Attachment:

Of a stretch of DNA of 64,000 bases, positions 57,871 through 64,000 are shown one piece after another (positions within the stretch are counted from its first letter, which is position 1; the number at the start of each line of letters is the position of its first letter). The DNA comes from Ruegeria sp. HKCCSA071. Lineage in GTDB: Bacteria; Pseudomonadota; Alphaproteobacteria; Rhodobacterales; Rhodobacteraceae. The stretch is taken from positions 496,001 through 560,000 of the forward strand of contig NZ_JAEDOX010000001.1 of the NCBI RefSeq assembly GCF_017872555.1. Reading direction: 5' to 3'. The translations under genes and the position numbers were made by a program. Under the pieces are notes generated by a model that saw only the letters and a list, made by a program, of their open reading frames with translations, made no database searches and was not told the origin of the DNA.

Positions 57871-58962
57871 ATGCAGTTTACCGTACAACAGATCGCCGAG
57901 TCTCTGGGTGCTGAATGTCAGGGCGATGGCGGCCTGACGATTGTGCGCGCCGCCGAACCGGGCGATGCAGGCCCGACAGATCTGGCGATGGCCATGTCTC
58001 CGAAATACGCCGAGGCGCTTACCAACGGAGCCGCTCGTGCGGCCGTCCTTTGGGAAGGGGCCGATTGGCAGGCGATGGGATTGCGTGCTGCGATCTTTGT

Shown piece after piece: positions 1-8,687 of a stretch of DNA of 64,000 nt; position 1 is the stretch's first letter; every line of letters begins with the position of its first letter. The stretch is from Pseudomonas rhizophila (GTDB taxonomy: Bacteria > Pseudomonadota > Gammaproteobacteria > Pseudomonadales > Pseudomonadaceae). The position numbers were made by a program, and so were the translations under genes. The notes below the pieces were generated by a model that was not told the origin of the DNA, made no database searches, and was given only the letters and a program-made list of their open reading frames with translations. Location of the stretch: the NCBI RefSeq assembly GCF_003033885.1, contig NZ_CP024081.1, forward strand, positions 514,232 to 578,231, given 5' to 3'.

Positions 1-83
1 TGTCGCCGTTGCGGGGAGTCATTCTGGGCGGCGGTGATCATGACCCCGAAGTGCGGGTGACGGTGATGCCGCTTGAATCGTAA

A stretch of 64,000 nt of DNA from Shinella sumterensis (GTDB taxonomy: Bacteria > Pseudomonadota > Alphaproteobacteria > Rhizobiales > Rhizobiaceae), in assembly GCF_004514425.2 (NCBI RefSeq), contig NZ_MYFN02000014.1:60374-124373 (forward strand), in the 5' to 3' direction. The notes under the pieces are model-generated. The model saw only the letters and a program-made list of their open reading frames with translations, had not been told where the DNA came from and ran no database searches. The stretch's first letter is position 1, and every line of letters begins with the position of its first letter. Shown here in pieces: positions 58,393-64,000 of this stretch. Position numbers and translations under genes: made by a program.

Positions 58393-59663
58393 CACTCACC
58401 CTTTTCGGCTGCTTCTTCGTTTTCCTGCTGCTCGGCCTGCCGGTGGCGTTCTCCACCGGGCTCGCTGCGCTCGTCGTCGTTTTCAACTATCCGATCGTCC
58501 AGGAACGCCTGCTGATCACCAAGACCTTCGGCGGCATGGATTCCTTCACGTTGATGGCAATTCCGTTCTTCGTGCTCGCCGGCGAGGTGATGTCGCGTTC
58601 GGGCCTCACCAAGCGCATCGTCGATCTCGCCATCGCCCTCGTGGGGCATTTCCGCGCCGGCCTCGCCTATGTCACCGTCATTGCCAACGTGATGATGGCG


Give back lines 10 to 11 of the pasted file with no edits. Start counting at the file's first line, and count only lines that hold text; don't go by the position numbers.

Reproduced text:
Positions 58393-59663
58393 CACTCACC